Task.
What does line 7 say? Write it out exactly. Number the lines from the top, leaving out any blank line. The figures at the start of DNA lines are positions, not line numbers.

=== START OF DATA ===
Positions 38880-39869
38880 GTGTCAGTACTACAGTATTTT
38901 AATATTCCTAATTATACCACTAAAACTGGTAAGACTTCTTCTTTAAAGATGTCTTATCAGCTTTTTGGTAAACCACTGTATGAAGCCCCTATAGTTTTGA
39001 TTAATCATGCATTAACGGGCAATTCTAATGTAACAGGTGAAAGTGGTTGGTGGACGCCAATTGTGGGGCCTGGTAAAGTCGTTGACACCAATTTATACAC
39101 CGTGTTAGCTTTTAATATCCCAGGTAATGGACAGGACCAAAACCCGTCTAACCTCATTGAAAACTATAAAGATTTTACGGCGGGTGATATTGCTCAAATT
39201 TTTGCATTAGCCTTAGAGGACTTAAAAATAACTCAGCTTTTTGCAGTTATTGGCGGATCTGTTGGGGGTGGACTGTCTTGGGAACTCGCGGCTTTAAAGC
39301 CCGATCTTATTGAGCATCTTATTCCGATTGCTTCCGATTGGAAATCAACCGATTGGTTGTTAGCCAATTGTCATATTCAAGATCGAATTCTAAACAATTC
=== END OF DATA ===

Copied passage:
39301 CCGATCTTATTGAGCATCTTATTCCGATTGCTTCCGATTGGAAATCAACCGATTGGTTGTTAGCCAATTGTCATATTCAAGATCGAATTCTAAACAATTC